There are so many articles and blogs on how to network effectively, but very people do. While well-intentioned, they tend to overload people with too many instructions that they are likely to forget (much less execute) in a real-life networking scenario.
The focus here isn't on creating a tutorial on how not to suck at networking, but rather to embrace an absolute truth about the only thing that you must do to make the most of networking opportunities at conferences (or anywhere else for that matter).
First, before doing, be aware of the role that fear plays in networking. Fear is generally considered a reaction to something immediate that threatens one's security and safety (which is why people tend to gravitate towards those they know in networking situations. They are seeking security.) This is important to be aware of because networking exposes our greatest fears, which are: Fear of the unknown, fear of rejection, and fear of failure. All three are confronted when taking action in the networking process.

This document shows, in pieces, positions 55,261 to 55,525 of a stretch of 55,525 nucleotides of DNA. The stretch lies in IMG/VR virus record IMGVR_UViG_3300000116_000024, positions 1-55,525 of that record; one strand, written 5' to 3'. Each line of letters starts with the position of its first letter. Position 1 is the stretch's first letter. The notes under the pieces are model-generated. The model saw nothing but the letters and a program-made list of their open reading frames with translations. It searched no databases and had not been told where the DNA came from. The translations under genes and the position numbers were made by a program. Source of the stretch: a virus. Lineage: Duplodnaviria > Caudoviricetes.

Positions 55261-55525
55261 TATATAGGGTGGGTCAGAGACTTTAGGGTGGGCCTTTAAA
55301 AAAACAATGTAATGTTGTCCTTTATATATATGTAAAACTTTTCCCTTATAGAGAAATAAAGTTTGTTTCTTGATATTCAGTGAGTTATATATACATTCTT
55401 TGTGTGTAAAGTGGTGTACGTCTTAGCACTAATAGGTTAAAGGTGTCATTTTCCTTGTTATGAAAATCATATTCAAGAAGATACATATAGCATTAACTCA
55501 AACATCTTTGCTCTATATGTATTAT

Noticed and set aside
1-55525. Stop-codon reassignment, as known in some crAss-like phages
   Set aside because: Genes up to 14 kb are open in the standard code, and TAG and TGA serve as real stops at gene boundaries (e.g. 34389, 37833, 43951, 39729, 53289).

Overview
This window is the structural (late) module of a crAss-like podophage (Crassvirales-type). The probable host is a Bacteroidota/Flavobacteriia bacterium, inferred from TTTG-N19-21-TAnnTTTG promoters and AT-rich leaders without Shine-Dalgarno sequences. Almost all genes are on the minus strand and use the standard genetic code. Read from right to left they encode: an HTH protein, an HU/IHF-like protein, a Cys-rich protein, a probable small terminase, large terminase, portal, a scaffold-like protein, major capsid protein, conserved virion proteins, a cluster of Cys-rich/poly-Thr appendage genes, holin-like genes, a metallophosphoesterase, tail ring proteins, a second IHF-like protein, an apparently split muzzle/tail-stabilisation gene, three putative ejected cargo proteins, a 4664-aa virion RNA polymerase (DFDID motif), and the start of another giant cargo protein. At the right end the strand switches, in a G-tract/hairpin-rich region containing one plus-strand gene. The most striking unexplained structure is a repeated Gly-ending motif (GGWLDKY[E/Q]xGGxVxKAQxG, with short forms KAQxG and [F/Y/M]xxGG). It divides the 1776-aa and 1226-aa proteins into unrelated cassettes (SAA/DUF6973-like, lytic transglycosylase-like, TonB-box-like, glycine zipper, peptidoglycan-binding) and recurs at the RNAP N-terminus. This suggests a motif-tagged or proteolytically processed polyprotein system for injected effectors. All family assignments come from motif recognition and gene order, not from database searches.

Reduce your anxieties by focusing on what matters most: making a nice first impression on each person you meet, and getting contact information to establish a one-on-one dialogue in a different setting. Simple enough, right?
Finally, and most importantly, is the action item that truly dictates whether or not you've successfully networked: Follow-up. The vast majority of people who network DO NOT follow-up.
The point here is that regardless of how efficient you may be at networking, it doesn't matter if you don't follow-up with the people you network with. After all, the goal is to use networking to build a network of mutually beneficial relationships with those who you can support, and can support you in your work and career endeavors.